Are child-, adolescent-, and adult-onset depression one and the same disorder?

Joan Kaufman, Andrés Martin, Robert A. King, Dennis Charney

Research output: Contribution to journalReview articlepeer-review

227 Scopus citations


This paper reviews prior research studies examining neurobiological correlates and treatment response of depression in children, adolescents, and adults. Although there are some similarities in research findings observed across the life cycle, both children and adolescents have been found to differ from depressed adults on measures of basal cortisol secretion, corticotropin stimulation post-corticotropin releasing hormone (CRH) infusion, response to several serotonergic probes, immunity indices, and efficacy of tricyclic medications. These differences are proposed to be due to 1) developmental factors, 2) stage of illness factors (e.g., number of episodes, total duration of illness), or 3) heterogeneity in clinical outcome (e.g., recurrent unipolar course vs. new-onset bipolar disorder). Relevant clinical and preclinical studies that provide support for these alternate explanations of the discrepant findings are reviewed, and directions for future research are discussed. To determine whether child-, adolescent-, and adult-onset depression represent the same condition, it is recommended that researchers 1) use the same neuroimaging paradigms in child, adolescent, and adult depressed cohorts; 2) carefully characterize subjects' stage of illness; and 3) conduct longitudinal clinical and repeat neurobiological assessments of patients of different ages at various stages of illness. In addition, careful attention to familial subtypes (e.g., depressive spectrum disorders vs. familial pure depressive disorders) and environmental factors (e.g., trauma history) are suggested for future investigations.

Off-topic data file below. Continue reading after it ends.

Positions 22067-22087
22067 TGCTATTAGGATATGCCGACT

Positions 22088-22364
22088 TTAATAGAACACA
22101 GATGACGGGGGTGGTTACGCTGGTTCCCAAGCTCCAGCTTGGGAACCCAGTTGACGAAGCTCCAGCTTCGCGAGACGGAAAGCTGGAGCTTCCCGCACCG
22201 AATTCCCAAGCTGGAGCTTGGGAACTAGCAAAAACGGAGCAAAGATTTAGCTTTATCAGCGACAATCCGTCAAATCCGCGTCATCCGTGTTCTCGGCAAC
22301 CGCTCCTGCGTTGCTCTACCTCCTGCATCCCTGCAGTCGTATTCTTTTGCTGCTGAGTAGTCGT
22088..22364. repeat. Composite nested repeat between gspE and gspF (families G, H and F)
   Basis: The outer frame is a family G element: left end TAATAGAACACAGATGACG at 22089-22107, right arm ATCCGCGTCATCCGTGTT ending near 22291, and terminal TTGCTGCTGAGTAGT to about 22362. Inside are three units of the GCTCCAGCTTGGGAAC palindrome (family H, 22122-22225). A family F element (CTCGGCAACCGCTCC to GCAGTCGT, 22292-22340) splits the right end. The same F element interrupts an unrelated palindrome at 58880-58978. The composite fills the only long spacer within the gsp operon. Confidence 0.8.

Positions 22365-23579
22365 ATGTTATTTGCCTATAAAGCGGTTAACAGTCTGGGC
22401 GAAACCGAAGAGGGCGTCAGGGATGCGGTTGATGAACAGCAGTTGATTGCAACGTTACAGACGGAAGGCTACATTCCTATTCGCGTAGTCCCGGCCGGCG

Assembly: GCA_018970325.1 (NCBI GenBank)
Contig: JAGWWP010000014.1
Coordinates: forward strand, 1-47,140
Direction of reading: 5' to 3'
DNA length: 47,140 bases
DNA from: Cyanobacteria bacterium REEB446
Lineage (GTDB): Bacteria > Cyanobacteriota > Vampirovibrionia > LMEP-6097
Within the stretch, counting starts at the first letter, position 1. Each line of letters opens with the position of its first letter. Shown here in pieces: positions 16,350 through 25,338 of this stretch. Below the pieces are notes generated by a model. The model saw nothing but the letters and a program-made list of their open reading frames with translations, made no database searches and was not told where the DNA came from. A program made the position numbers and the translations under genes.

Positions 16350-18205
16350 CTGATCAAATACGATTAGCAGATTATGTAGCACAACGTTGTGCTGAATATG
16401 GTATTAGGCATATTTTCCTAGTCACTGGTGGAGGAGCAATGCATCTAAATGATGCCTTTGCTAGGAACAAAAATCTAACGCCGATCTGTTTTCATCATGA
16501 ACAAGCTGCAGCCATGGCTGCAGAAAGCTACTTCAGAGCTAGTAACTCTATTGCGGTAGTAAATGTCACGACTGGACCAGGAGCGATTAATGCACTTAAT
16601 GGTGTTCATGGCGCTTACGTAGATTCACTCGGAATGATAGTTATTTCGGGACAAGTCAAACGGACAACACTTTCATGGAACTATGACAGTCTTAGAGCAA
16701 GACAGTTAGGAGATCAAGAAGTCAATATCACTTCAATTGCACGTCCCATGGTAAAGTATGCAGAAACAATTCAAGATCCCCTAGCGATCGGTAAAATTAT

Original languageEnglish
Pages (from-to)980-1001
Number of pages22
JournalBiological Psychiatry
Issue number12
StatePublished - 15 Jun 2001
Externally publishedYes


  • Adolescents
  • Children
  • Depression
  • Neurobiology


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